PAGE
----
atone

[uh-tohn]
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verb (used without object), a·toned, a·ton·ing.

to make amends or reparation, as for an offense or a crime, or for an offender (usually followed by for): to atone for one's sins.
to make up, as for errors or deficiencies (usually followed by for): to atone for one's failings.
Obsolete. to become reconciled; agree.

verb (used with object), a·toned, a·ton·ing.

to make amends for; expiate: He atoned his sins.
Obsolete. to bring into unity, harmony, concord, etc.

Origin of atone

First recorded in 1545–55; back formation from atonement
Related formsa·ton·a·ble, a·tone·a·ble, adjectivea·ton·er, nouna·ton·ing·ly, adverbun·a·toned, adjectiveun·a·ton·ing, adjective
Dictionary.com Unabridged Based on the Random House Unabridged Dictionary, © Random House, Inc. 2019

Examples from the Web for atones

Contemporary Examples of atones

Historical Examples of atones

  • And one which atones for its folly in assisting people into the world by its efficacy in assisting them out of it again.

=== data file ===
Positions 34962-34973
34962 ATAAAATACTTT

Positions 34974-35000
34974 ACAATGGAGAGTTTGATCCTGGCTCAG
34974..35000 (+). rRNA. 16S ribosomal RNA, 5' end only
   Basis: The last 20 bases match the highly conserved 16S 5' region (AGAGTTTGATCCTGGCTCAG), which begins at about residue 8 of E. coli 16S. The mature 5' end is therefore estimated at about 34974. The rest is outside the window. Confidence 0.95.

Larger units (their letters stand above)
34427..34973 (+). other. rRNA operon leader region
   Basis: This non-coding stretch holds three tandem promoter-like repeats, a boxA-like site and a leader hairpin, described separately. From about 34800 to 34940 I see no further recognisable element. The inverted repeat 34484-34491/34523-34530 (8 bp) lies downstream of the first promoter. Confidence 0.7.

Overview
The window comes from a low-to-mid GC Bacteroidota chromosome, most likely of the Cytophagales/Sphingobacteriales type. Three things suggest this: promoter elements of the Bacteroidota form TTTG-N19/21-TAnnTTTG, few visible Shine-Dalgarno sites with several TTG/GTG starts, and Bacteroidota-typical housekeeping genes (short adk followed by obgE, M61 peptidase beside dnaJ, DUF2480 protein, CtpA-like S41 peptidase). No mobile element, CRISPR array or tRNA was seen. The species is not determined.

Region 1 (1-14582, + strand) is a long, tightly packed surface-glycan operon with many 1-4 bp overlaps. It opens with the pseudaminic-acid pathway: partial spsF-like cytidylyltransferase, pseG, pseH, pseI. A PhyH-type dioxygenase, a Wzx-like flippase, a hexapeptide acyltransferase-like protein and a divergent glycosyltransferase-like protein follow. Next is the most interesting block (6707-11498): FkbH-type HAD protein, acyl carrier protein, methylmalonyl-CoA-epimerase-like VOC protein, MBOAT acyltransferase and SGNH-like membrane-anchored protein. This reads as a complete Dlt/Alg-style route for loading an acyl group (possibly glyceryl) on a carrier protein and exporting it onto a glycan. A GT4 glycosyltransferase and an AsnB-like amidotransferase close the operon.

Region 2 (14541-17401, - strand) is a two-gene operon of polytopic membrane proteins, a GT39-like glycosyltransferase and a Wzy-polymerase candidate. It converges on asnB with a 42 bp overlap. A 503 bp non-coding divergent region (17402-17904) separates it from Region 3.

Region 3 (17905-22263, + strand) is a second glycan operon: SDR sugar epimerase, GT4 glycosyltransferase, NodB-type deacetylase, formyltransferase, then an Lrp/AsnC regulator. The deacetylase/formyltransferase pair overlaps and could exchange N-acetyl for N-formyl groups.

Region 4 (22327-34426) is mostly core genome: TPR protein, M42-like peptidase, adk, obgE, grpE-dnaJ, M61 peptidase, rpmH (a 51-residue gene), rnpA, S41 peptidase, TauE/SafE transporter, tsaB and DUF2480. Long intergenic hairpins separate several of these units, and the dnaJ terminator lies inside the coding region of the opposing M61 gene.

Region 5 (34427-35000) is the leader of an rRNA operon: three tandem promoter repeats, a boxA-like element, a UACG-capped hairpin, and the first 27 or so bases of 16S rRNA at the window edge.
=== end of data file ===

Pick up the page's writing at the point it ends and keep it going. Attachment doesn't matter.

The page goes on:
The Prude's Progress

    Jerome K. Jerome

  • The good American is, as a rule, pretty hard upon roguery, but he atones for his austerity by an amiable toleration of rogues.

  • And in that holy moment I saw into the inner heaven of woman's love, which purifies and atones for the world.

  • It also atones for sins, and lessens the purgatorial period after death; this is another.

  • If He atones for the sin of mankind, He can be then the restorer;—the one is as much part of His character as the other.

    Jesus Fulfils the Law

    One of the Society of Friends



British Dictionary definitions for atones

atone

verb

(intr foll by for) to make amends or reparation (for a crime, sin, etc)
(tr) to expiateto atone a guilt with repentance
obsolete to be in or bring into agreement
Derived Formsatonable or atoneable, adjectiveatoner, noun

Word Origin for atone

C16: back formation from atonement
Collins English Dictionary - Complete & Unabridged 2012 Digital Edition © William Collins Sons & Co. Ltd. 1979, 1986 © HarperCollins Publishers 1998, 2000, 2003, 2005, 2006, 2007, 2009, 2012

Word Origin and History for atones

atone

v.

1550s, from adverbial phrase atonen (c.1300) "in accord," literally "at one," a contraction of at and one. It retains the older pronunciation of one. The phrase perhaps is modeled on Latin adunare "unite," from ad- "to, at" (see ad-) + unum "one." Related: Atoned; atoning.

Online Etymology Dictionary, © 2010 Douglas Harper